This ballad begins: 'There is a wee lassie sitting at the door a' her lane, / And the wee thing is sabbing unco sair, / For their's nane nane kens the wee weariet wane, / Couren in frae the cold on the stair. Included at the top of the sheet is a woodcut portrait of a young woman.
This rather saccharine ballad was intended to tug at the heartstrings of the broadside readership. Tales of woe involving neglected and abused children were common and probably sold well. In most cases the ballad ends with the death of the child and, as a result, an end to his or her suffering. The young girl in this ballad has been forced on to the streets to beg and steal by a man, who is very possibly her stepfather. Unable to do either, and unable to return home for fear of being beaten, the young girl eventually dies.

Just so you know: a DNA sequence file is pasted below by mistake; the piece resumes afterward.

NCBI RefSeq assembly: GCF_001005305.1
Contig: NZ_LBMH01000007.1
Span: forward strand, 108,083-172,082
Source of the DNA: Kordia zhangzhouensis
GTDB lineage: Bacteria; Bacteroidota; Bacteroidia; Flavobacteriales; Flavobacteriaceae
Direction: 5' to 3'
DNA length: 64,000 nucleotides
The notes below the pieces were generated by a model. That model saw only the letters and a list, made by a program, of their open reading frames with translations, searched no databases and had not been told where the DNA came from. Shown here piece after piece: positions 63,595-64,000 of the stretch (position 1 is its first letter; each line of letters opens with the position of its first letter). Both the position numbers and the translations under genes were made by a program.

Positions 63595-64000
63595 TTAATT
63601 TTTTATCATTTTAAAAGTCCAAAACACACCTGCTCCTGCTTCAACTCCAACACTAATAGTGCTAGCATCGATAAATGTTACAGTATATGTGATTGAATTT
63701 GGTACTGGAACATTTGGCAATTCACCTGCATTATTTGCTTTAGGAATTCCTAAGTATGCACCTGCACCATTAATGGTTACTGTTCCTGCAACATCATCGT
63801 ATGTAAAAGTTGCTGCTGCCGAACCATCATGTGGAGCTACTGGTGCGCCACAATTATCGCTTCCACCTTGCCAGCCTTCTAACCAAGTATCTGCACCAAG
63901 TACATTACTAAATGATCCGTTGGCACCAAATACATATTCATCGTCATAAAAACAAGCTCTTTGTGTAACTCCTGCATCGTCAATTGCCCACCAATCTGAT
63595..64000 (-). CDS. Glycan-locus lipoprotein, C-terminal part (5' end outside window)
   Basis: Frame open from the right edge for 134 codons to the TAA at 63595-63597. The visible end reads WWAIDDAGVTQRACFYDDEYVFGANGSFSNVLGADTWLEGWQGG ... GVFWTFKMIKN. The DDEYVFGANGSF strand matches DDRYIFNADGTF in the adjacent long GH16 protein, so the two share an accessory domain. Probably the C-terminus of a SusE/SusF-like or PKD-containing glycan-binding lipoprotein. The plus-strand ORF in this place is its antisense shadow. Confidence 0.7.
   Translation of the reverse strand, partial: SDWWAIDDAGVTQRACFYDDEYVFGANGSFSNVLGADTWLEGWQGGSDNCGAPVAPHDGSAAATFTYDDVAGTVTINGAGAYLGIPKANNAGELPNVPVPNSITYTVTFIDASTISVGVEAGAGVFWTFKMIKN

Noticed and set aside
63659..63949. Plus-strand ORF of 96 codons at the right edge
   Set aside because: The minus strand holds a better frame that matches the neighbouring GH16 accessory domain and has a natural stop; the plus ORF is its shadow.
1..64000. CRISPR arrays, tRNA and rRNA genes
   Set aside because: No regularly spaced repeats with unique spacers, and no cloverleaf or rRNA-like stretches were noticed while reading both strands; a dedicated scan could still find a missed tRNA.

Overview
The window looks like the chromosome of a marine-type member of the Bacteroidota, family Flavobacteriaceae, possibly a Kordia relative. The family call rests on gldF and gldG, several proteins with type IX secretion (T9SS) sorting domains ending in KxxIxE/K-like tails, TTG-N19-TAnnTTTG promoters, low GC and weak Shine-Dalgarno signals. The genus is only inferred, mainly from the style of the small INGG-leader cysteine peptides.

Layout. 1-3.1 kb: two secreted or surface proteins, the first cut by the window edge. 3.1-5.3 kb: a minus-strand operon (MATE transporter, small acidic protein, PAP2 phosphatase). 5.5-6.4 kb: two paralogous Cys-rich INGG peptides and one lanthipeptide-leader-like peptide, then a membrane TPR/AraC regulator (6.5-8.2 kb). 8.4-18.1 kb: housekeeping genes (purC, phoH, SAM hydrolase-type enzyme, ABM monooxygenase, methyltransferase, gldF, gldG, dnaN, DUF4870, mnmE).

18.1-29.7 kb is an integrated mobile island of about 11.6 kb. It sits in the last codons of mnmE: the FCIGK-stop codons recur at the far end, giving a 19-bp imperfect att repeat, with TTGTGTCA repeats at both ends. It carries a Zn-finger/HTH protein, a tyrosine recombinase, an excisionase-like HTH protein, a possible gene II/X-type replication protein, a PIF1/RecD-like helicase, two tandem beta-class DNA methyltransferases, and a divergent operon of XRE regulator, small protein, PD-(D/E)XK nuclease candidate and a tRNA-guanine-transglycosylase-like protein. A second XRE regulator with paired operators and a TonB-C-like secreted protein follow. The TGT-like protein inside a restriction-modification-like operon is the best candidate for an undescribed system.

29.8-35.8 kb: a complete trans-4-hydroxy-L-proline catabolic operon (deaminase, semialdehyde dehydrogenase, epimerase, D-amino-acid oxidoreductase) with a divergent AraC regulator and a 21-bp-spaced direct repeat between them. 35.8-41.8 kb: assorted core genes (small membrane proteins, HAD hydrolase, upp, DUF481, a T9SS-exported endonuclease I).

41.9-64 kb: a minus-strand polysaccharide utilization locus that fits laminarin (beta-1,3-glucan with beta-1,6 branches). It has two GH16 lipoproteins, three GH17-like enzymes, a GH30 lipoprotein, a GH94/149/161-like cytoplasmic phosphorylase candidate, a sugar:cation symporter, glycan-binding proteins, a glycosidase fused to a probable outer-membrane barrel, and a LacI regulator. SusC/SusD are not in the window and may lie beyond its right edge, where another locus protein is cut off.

Early ballads were dramatic or humorous narrative songs derived from folk culture that predated printing. Originally perpetuated by word of mouth, many ballads survive because they were recorded on broadsides. Musical notation was rarely printed, as tunes were usually established favourites. The term 'ballad' eventually applied more broadly to any kind of topical or popular verse.
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Probable period of publication:
1860-1880 shelfmark: L.C.Fol.178.A.2(084)
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